I always love a good quest. While flying Southwest Airlines recently (it’s a long story) I happened to pick up the in-flight magazine and read about a guy who’s trying to become a professional golfer.
The whole article is interesting but isn’t the easiest to read in online format. The short version is that Dan, an ordinary guy from my hometown of Portland, Oregon, is trying to become a professional golfer despite never having much of an aptitude for playing golf before.
Dan pursues the quest partly because he wants to see if it's possible. Does talent come about entirely through "putting in the hours"? Here's a real-life case study to find out.Read More
We did it!Last weekend I worked with a small and dedicated team to produce our second-ever Pioneer Nation, a gathering of independent entrepreneurs. For the first time in any big event we’ve done, we took everyone onsite for the entire experience. The event was held at The Resort at the Mountain, a scenic setting near Mount Hood, an hour’s drive from Portland. Events are a ton of work, but they can also be hugely rewarding. Once again I felt honored and inspired to be surrounded by great people. Read More
Someone else or some other external events determine how you schedule and spend your time. Sure, you eventually jump into something, but your priorities are not your own.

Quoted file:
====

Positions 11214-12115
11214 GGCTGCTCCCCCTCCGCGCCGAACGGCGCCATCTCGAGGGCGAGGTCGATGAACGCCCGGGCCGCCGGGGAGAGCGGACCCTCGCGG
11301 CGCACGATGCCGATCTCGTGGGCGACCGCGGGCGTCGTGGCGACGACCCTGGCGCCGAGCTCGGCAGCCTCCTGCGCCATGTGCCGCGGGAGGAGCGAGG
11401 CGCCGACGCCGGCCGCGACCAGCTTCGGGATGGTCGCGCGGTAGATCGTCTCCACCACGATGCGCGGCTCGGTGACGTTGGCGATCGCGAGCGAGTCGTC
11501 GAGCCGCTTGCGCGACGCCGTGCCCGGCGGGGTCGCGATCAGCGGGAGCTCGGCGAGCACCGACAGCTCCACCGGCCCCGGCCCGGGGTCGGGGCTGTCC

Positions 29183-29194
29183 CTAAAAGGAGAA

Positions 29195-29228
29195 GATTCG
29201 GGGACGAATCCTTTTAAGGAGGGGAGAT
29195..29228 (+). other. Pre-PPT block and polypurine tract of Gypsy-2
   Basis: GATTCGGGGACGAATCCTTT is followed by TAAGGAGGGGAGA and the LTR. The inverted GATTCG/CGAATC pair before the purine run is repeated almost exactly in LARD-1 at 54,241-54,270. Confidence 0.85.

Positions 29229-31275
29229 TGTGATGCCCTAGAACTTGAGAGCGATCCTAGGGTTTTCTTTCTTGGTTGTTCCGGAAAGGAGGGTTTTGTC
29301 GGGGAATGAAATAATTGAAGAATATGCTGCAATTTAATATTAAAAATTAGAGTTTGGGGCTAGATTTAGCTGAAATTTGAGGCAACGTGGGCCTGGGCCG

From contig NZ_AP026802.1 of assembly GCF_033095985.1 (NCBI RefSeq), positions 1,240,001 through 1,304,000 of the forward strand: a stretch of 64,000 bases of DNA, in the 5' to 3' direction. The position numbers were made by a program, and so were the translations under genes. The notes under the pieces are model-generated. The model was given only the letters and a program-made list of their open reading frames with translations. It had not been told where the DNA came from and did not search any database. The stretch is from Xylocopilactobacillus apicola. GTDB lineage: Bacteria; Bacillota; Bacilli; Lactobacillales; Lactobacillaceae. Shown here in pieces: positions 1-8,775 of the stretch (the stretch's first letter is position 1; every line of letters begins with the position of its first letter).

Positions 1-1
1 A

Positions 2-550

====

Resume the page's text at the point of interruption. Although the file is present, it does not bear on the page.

You are pre-occupied with tactics and short-term opportunities.
Instead of seeing the long-term goal, you see only 2-3 steps ahead. You are a tactician instead of a strategist, in other words.
You are disillusioned with the things that used to bring you joy.
What once made you happy is no longer sufficient. You do the same things you used to, but without the same feelings of anticipation and enjoyment.
You don’t know what to do at the start of the day.
I believe the hero’s journey is possible for anyone; that we all get a "call to adventure,” and have the innate desire and responsibility to do something great. I call myself a writer, adventurer, and change-maker. I work with people one-on-one and in workshops to help them find the “thing” that makes them feel most alive and happy because I believe the best thing we can do for ourselves, those around us, and the world is to be the most authentic version of ourselves at any time—and I want to contribute to this.Read More
I write about travel hacking a lot on the blog (and much more in the Cartel), and I always try to point people to the best available deals and opportunities. Some of these opportunities are for credit card signup bonuses, something I’ve been experimenting with for years, ever since first applying for 13 cards of my own on the same day way back in 2009.Of course, not everyone is able or eligible to get these bonuses—so what else is out there? There’s actually a ton. Credit cards are an easy way to earn a big boost of miles and points in many different programs, but they aren’t the only way. Read More